Energy experts are pushing for consideration of nuclear in the energy mix of countries across the African continent, as energy transition takes centre-stage in the efforts to address fast-occurring global climatic changes.
Ghana, for instance, has committed to achieving net zero carbon emissions by 2070 while pursuing other steps to accelerate the production and utilisation of oil and gas reserves for its energy mix.
At the maiden edition of the ‘Africa Energy Conference’ in Accra, discussants in their submissions on ‘Sustainability and the Role of Nuclear Power in Enabling Africa’s Energy Ambitions’ argued that while nuclear offers dense and stable energy, it is also one of the cheapest and safest energy sources.
But fears surrounding the exploitation and use of nuclear energy by the public, according to Manager-Executive Director’s Office of Nuclear Power Ghana, Daniel Wordson, is based on uninformed positions and past events.
He observed the first public awareness of nuclear reaction followed the Hiroshima and Nagasaki incidents, but maintained that it is completely different from nuclear technology used for power generation. The system for power generations is built with high levels of safety, he added.
Also, he opined that it takes a lot of planning to use nuclear given that it requires a specific infrastructure, but said compared to other sources of energy it offers cheaper power for use.
Director of Volta River Authority (VRA) Training Academy, Mrs. Sophia Abena Tijani, submitted that some current studies suggest that the country’s gas reserves, around 2028 or thereabouts, will start to dwindle.
Against this background, she therefore said there is a need to identify other energy sources.
“We have to consider nuclear as part of the generation mix in addition to other sources that are available to us,” she said.
Commenting on the safety of nuclear use, legal practitioner and energy consultant Franklin Nana Addai disclosed that, since 1951, there have been over 667 nuclear plants in operations worldwide with only three incidents causing fatalities.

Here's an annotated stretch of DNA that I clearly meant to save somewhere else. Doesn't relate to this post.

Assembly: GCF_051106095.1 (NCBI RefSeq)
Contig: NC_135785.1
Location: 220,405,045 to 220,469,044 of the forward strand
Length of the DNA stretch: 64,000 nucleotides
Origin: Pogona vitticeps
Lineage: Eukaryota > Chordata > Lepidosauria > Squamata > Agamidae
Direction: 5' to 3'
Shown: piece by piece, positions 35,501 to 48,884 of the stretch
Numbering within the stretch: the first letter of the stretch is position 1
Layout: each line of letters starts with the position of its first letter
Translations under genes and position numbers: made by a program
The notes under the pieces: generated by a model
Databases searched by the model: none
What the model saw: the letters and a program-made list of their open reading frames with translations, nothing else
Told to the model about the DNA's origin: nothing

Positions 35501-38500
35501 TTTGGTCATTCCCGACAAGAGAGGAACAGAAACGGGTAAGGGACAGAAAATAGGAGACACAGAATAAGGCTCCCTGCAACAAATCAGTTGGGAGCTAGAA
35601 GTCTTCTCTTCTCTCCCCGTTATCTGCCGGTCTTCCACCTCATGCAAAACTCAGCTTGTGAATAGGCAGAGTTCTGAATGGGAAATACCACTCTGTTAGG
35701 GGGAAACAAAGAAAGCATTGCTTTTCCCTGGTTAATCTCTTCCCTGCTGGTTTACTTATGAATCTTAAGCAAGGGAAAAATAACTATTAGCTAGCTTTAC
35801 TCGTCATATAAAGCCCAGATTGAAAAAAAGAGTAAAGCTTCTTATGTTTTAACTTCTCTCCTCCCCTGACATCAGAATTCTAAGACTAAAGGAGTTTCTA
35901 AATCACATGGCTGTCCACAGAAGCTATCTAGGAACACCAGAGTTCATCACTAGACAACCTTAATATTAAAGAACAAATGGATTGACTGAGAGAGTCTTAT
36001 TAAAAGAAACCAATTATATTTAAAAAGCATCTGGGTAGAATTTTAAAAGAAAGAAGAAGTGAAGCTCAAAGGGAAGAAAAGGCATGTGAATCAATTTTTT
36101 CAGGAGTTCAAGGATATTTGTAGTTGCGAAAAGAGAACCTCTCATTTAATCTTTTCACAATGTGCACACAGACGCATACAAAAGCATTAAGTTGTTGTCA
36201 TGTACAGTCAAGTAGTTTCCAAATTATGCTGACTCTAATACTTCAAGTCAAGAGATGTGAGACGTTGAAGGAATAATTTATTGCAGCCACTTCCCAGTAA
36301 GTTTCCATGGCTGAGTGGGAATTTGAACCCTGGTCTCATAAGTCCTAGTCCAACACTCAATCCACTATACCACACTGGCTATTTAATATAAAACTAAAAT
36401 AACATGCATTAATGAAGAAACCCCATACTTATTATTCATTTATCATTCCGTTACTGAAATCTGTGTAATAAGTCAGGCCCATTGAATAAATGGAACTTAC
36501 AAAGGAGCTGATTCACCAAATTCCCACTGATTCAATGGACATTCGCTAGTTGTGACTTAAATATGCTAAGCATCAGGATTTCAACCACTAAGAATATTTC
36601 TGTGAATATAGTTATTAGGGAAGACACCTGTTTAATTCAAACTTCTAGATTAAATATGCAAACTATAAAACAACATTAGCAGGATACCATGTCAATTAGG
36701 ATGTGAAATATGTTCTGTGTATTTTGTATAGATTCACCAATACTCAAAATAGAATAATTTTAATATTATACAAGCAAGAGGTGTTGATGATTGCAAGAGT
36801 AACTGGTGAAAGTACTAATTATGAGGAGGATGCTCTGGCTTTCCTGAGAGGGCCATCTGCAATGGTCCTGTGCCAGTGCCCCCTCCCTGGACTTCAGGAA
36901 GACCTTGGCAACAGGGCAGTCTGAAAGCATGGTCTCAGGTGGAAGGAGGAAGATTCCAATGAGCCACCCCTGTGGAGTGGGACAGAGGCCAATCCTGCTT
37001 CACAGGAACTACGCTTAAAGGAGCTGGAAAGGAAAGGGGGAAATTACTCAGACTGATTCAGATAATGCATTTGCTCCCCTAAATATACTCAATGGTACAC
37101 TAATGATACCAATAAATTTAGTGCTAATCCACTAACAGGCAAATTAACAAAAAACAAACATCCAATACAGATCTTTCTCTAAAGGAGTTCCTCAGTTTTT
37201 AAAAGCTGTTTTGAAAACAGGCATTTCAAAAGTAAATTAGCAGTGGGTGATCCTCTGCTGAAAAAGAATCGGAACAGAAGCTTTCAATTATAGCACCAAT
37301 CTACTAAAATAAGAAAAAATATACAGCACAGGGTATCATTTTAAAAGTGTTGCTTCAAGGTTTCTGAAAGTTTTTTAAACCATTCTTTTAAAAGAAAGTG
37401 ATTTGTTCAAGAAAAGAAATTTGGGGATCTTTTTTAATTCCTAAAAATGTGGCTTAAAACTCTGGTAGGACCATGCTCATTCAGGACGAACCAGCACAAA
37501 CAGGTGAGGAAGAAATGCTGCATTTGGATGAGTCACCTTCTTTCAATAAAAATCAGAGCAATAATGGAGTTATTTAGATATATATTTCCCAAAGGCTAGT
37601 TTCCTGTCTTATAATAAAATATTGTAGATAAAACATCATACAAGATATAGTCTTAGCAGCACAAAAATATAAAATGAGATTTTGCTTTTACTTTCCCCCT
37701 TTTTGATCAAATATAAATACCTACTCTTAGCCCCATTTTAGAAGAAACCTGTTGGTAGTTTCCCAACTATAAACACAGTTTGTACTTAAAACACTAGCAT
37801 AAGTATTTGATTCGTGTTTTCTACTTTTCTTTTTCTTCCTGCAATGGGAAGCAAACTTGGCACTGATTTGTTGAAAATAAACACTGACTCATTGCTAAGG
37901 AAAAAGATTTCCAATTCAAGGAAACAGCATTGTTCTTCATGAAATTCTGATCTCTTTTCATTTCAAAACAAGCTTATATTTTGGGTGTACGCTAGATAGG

But he also maintained that it is not a bad venture, in that when done right it offers several advantages.
On his part, energy expert Ing. Charles K. Boakye said as the world moves from fossil fuel-based systems to high electricity usage, nuclear power offers high energy intensity – making it reliable compared to solar and hydro.
Also contributing to the discussion, a South African-based nuclear power expert, Dr. Kelvin Kemm, asserted that Africa needs to develop homegrown solutions to its energy challenges by keenly exploring the potential nuclear energy offers.
He said it is green energy and does not produce any CO2, and among others urged for an African collaboration to further develop the technology for use on the continent.
Africa Energy Conference
The Africa Energy Conference was organised by the Business and Financial Times (B&FT), and sought to highlight the infrastructure gap, financing options and energy transition opportunities in the Africa energy sector.
The maiden edition was held under the theme ‘Africa’s Energy Future – achieving all-round competitiveness and sustainability to support the continent’s development ambitions’.
It brought together experts and industry players from across Africa to proffer solutions on how governments and the private sector can access financing to bridge the sector’s infrastructure gap and achieve lower emissions and energy transition targets, in line with the United Nations Sustainable Development Goals.